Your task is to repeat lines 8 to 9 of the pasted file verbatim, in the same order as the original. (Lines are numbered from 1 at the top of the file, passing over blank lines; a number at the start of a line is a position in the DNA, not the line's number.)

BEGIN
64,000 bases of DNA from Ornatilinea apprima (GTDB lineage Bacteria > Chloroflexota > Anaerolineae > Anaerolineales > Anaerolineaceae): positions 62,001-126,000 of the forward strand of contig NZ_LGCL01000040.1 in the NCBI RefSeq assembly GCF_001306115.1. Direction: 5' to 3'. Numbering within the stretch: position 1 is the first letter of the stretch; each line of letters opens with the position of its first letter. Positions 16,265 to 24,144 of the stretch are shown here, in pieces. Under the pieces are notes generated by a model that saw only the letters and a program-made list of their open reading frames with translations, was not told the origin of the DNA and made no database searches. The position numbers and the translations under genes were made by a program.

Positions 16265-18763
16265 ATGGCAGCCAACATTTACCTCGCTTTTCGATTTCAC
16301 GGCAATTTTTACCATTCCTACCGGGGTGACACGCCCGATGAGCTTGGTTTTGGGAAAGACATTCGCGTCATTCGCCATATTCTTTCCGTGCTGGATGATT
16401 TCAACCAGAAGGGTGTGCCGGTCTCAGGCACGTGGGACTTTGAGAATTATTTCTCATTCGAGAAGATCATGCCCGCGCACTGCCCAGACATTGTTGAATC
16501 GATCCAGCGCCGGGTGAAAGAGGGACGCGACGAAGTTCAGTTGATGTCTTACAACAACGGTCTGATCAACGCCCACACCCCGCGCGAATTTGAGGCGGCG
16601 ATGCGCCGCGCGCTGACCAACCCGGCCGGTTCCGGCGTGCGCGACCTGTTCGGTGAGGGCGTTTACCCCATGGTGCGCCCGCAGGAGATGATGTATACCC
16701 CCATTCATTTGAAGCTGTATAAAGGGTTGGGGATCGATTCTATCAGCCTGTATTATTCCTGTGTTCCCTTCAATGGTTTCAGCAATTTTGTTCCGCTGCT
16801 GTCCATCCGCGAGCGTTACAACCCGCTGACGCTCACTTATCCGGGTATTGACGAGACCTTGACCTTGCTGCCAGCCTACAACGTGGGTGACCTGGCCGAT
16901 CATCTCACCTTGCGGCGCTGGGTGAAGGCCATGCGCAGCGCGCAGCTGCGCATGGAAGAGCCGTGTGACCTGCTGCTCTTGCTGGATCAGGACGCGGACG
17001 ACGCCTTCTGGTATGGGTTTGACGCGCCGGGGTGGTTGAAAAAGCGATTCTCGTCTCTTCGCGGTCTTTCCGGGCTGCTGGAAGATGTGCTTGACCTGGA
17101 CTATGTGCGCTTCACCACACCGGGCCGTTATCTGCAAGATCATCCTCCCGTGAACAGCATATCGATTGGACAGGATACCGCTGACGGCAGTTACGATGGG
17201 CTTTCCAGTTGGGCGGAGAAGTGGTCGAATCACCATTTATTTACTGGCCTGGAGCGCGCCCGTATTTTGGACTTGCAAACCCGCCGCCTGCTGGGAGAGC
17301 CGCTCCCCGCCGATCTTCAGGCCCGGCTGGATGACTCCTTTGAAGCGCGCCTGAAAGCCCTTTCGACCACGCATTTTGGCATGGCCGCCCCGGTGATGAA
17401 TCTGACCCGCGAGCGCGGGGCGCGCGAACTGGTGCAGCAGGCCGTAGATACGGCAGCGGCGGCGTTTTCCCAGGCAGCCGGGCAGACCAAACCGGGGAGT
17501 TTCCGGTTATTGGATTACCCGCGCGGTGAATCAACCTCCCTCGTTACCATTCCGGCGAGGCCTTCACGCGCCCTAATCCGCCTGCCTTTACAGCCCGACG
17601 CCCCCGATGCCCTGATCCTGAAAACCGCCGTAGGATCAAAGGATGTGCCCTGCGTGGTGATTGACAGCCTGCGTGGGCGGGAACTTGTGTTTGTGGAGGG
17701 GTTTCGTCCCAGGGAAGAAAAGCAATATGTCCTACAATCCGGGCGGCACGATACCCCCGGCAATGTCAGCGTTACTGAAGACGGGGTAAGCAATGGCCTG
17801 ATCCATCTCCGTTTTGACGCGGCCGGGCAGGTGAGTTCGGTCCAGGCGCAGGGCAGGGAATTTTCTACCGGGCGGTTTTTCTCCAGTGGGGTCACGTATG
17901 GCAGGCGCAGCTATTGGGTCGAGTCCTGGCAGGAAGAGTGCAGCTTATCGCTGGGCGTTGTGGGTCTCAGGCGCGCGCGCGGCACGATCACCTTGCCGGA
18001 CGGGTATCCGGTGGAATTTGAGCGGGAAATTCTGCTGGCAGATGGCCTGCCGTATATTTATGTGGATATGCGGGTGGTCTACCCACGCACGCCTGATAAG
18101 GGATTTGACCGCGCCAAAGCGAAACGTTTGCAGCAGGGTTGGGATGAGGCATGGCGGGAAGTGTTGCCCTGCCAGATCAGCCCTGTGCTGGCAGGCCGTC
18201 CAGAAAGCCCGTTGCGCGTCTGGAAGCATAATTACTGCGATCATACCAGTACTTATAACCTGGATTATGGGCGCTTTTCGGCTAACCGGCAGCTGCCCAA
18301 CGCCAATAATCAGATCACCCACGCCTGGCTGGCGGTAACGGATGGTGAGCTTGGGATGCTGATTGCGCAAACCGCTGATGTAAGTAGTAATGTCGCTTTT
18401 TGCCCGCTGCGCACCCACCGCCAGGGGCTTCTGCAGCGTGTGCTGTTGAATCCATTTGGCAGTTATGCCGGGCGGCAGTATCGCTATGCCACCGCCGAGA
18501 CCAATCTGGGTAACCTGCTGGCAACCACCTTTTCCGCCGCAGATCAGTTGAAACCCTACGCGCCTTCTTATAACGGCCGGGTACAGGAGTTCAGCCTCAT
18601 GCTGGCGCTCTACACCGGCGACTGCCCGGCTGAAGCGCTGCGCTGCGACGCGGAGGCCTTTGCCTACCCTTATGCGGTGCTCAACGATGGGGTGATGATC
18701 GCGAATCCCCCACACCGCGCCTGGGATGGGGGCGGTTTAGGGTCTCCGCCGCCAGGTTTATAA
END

16701 CCATTCATTTGAAGCTGTATAAAGGGTTGGGGATCGATTCTATCAGCCTGTATTATTCCTGTGTTCCCTTCAATGGTTTCAGCAATTTTGTTCCGCTGCT
16801 GTCCATCCGCGAGCGTTACAACCCGCTGACGCTCACTTATCCGGGTATTGACGAGACCTTGACCTTGCTGCCAGCCTACAACGTGGGTGACCTGGCCGAT